Lewy Body Dementia

What is Lewy Body Dementia?

Lewy Body Dementia which is also called dementia with Lewy bodies, cortical Lewy body disease, diffuse Lewy body disease, and senile dementia of Lewy type is a common form of dementia that shares features with Parkinson’s disease and Alzheimer’s.

Lewy body dementia is a type of progressive neurodegenerative dementia that affects mostly older adults. It can be difficult to diagnose Lewy body dementia correctly since its symptoms resemble those of other diseases. Lewy body dementia accounts for about 20% of dementia cases worldwide and is the second most common kind of progressive dementia after Alzheimer’s. The major cause of the condition is not understood very well and some believe Lewy body dementia may be linked with the PARK11 gene.

What are the Symptoms of Lewy Body Dementia?

Lewy Body Dementia leads to deterioration of motor and intellectual functions, difficulty making decisions, problems with organization, difficulties with visual perception, frequent falls, becoming lost in familiar surroundings, visual hallucinations, great variation in alertness and attention on a daily basis, difficulty judging and navigating distances, problems carrying out day to day activities, difficulty sleeping, and REM behavior disorder which causes the individual to act out their dreams.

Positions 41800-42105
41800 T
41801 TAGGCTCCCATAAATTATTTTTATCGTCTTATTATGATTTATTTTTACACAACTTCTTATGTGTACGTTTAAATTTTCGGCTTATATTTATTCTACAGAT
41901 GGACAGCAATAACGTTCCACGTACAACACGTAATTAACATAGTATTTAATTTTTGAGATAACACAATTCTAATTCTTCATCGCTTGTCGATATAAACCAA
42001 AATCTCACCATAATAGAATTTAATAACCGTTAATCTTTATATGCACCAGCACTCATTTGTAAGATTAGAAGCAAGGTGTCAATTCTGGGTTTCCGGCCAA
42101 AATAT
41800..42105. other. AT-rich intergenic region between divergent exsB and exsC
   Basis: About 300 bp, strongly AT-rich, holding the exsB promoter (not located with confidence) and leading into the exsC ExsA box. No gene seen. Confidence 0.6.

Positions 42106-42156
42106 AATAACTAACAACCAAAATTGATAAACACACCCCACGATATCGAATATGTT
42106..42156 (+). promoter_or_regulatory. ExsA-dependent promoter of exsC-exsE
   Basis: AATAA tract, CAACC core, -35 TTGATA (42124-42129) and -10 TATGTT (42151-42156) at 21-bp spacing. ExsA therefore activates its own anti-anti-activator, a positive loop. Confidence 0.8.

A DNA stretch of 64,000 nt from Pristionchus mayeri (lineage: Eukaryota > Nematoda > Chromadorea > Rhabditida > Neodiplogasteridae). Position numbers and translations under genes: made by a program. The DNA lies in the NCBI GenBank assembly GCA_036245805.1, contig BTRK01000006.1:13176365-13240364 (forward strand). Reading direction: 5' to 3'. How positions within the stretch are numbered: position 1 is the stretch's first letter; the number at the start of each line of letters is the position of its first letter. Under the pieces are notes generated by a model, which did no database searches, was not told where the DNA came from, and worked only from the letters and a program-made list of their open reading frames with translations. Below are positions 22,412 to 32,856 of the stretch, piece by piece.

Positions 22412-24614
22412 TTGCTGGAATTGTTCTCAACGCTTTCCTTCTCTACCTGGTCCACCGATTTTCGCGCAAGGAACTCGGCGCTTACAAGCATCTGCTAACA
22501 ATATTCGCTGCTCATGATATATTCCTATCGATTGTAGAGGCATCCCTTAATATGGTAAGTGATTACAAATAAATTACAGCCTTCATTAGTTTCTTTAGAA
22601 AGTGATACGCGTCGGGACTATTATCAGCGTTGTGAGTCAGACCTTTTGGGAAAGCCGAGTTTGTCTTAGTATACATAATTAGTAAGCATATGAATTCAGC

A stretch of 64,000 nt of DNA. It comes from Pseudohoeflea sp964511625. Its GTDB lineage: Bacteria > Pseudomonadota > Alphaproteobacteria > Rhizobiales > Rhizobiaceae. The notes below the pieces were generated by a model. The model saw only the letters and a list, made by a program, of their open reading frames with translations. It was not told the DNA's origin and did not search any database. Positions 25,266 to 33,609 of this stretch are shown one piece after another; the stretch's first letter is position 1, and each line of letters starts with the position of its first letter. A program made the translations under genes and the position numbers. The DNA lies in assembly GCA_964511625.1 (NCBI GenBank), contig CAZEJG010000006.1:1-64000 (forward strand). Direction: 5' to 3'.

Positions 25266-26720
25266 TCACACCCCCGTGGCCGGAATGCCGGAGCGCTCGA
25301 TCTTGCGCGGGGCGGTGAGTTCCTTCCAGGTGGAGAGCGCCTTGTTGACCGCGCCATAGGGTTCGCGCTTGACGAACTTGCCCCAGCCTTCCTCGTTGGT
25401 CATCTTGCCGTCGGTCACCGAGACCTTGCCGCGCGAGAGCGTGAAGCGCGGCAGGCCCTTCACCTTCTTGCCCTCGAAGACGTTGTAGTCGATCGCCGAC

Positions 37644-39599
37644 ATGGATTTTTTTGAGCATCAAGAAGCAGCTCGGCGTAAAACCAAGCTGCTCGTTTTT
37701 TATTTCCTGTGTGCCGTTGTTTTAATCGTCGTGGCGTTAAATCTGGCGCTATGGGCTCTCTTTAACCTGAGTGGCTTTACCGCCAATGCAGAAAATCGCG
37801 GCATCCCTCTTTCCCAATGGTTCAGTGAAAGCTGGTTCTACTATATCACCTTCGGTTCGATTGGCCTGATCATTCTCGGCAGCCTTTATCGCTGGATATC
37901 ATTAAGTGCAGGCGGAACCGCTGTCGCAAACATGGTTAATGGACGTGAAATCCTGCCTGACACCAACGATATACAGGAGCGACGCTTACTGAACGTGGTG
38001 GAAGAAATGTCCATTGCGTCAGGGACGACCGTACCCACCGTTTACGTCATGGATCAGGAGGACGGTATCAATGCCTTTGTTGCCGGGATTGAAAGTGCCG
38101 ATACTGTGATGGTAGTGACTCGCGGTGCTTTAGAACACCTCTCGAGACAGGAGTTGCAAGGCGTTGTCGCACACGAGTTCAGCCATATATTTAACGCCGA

How is Lewy Body Dementia Treated?

There is no cure for Lewy Body Dementia.

Cholinesterase inhibitors such as donepezil and rivastigmine may be employed to treat the cognitive symptoms of Lewy body dementia such as hallucinations and other psychiatric symptoms. REM sleep behavior disorder and other problems involving sleep can be treated with melatonin or clonazepam. It’s also important to reduce stress, treat depression, exercise, avoid isolation, and play games and puzzles to exercise the brain.

Last Reviewed:
October 06, 2016
Last Updated:
September 01, 2017